While they are self-pollinating, you can maximize your harvest by growing another compatible variety that flowers at the same time. Choose another mid- to late-season blueberry variety, but avoid any rabbiteye varieties.


A Duke blueberry bush basks in sunlight, adorned with leaves and plump berries ready for harvest. In the backdrop, trees and the azure sky create a serene, blurred tapestry, enhancing the bush's natural beauty.
This variety is ideal for cold regions and produces reliably even in frost.

Another northern highbush, ‘Duke’ is the answer for the tastiest blueberries in cold regions with plenty of frost. Growing in USDA Zones 4-7 (or as low as 3 with some protection), Duke doesn’t mind some extra chill and produces reliably and prolifically.

‘Duke’ blueberry bushes flower later in the season once most of the frost has subsided. Despite their late flowering time, this variety is also one of the first of the season to ripen, producing early berries that are perfect for impatient gardeners.

The berries’ mild and sweet flavor is great for almost any kitchen application. They are also large and hard to miss in whatever dish you use them in.


A close-up of a cluster of ripe legacy blueberries and leaves delicately hanging from a branch. The blurred background offers a serene depiction of lush greenery, emphasizing the natural beauty of the scene.
Protecting the harvest of legacy blueberries from birds may require the use of netting.

‘Legacy’ blueberries are great shrubs for beginners. They adapt well to a range of environments and are tough enough to handle a few mistakes, still producing mountains of blueberries to harvest.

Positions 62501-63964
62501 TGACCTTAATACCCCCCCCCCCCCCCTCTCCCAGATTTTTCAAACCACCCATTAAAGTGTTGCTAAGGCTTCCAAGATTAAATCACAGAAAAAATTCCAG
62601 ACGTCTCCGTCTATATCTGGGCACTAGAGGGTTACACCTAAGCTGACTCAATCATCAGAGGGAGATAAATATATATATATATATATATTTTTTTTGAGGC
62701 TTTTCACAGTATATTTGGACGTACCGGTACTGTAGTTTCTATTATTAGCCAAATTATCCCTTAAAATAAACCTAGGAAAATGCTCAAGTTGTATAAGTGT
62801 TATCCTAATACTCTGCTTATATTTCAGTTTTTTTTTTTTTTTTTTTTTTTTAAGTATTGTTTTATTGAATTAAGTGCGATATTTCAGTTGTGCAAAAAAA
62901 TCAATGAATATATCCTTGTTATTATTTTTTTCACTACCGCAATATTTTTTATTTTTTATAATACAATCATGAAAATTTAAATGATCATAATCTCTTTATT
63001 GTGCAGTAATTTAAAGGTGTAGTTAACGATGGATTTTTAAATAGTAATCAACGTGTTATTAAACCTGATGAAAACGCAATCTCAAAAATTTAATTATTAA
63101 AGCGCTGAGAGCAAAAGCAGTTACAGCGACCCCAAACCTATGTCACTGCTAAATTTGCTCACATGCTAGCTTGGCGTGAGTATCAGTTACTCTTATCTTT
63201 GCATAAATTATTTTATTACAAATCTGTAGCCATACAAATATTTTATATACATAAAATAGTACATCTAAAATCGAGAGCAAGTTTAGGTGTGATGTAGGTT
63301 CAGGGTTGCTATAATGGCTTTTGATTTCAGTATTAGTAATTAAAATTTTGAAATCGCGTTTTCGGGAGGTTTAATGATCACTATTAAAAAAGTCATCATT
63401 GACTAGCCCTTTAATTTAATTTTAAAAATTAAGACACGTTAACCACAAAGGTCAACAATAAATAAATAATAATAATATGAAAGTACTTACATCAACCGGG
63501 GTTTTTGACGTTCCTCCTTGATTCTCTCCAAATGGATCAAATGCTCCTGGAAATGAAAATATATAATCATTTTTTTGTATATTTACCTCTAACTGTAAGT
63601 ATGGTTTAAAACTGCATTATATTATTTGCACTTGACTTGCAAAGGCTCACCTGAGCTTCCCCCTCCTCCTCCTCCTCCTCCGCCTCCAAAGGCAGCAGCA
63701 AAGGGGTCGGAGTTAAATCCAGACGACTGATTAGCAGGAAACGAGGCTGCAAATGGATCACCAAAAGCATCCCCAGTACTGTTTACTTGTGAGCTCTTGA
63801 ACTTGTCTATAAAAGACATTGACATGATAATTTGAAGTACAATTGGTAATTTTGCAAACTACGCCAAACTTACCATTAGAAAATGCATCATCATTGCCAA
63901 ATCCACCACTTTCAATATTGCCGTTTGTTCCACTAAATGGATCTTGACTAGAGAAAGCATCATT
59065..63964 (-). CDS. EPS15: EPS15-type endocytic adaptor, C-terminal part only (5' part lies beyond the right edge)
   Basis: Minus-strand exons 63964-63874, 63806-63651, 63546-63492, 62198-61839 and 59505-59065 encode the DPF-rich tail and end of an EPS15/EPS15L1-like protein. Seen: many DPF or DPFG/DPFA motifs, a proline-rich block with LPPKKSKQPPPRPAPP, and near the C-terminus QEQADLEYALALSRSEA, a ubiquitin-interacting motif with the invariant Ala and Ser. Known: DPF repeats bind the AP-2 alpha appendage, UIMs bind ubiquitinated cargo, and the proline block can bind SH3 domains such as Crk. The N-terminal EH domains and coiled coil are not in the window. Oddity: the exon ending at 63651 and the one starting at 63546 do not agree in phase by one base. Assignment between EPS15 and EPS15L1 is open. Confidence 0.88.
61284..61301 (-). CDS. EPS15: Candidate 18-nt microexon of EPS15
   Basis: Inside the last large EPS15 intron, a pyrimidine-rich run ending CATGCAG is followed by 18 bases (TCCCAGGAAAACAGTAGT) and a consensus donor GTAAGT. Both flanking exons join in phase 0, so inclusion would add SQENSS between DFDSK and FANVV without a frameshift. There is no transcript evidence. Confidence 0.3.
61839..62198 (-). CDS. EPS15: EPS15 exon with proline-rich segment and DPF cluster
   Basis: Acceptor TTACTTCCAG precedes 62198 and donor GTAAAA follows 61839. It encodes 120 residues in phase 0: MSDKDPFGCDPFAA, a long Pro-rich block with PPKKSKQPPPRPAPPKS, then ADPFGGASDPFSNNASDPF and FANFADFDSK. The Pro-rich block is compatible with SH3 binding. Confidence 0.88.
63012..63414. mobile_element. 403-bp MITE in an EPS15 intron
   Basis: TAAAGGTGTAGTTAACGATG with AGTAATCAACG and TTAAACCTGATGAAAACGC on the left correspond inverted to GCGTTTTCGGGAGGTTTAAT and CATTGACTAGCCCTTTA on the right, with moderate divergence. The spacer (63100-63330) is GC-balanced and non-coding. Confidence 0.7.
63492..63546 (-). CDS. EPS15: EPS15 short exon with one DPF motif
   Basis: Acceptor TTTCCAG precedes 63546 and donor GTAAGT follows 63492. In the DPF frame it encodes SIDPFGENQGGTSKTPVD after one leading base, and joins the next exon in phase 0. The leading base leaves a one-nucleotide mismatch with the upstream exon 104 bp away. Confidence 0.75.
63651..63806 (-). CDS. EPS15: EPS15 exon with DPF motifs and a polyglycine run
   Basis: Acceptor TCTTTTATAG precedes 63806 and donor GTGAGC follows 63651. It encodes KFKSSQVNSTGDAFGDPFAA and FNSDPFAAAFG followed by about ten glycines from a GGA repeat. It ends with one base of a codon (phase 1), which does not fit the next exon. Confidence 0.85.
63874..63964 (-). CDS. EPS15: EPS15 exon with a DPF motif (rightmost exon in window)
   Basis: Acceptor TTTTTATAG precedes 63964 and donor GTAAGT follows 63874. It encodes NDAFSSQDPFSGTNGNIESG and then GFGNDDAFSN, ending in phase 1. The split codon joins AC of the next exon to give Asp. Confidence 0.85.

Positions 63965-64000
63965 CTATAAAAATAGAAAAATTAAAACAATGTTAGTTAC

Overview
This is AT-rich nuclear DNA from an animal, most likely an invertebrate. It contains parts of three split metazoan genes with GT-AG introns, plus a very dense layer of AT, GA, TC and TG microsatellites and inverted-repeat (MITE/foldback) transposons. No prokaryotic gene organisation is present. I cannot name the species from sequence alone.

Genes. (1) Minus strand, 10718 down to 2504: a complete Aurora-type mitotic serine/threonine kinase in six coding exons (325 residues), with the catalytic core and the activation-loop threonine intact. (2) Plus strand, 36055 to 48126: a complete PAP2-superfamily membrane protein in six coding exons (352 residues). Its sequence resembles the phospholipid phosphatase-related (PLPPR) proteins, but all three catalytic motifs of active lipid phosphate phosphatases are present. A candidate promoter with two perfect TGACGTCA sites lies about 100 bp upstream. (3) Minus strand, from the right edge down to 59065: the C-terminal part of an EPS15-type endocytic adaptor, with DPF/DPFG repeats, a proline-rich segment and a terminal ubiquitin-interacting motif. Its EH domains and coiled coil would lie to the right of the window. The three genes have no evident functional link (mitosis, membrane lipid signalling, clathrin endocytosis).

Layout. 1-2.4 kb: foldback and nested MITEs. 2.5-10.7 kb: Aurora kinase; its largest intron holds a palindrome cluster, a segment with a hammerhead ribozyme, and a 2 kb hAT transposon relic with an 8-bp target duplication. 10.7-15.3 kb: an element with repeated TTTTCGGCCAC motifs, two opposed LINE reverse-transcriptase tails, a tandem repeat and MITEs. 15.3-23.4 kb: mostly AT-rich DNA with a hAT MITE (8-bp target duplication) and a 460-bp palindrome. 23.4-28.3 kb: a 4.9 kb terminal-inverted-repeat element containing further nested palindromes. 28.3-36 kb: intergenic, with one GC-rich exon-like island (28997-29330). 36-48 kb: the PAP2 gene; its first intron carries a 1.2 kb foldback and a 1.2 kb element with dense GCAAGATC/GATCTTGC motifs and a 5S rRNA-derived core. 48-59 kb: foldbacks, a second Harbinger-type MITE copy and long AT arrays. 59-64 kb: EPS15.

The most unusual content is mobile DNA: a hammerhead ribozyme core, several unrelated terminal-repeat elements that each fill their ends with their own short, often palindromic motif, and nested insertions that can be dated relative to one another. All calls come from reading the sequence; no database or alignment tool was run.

This variety is a northern highbush, requiring 800-1000 chill hours to produce its berries. With these chill hours secured, the fruits will be ready for picking around late summer and into early autumn. USDA Zones 5-8 are ideal for these plants.

To add to their low-maintenance nature, these bushes don’t encounter many problems with pests or diseases. However, you may want to put up netting to stop the birds from snacking on your harvest before you get a chance to.


A flourishing bluegold blueberry bush with vibrant foliage. Delicate white flowers gracefully bowing under the weight of their blossoms, enhancing the bush's natural beauty with a touch of elegance.
A century-old favorite is ideal for desserts and garden aesthetics.

The ‘Bluegold’ blueberry has been around for over 100 years and has remained popular for good reason. This variety has an incredibly high yield and delicious, sweet berries—all you can ask for in a blueberry bush.

‘Bluegold’ is a mid to late-season variety, ending the summer with berries that ripen around the same time. Once picked, they can be frozen, eaten straight off the bush, or used in a range of desserts. You won’t find a better berry to top your sweet cheesecake than ‘Bluegold’.

This variety also has ornamental value in the garden, particularly in the fall. Its leaves take on a yellow hue that perfectly complements the reddish foliage of other blueberry bushes.

Powder Blue

A close-up captures powder blue blueberries nestled alongside green ones, showcasing their rich hues and textures. In the background, a blur of additional berries and leaves adds depth and dimension to the scene.
The Powder Blue variety is a resilient rabbiteye blueberry with a powdery-blue hue.

When it comes to resilience and a bountiful harvest, ‘Powder Blue’ is a winner. Named for their distinctly powdery-blue hue, these berries are a burst of flavor fitting for any dish you want to throw them into.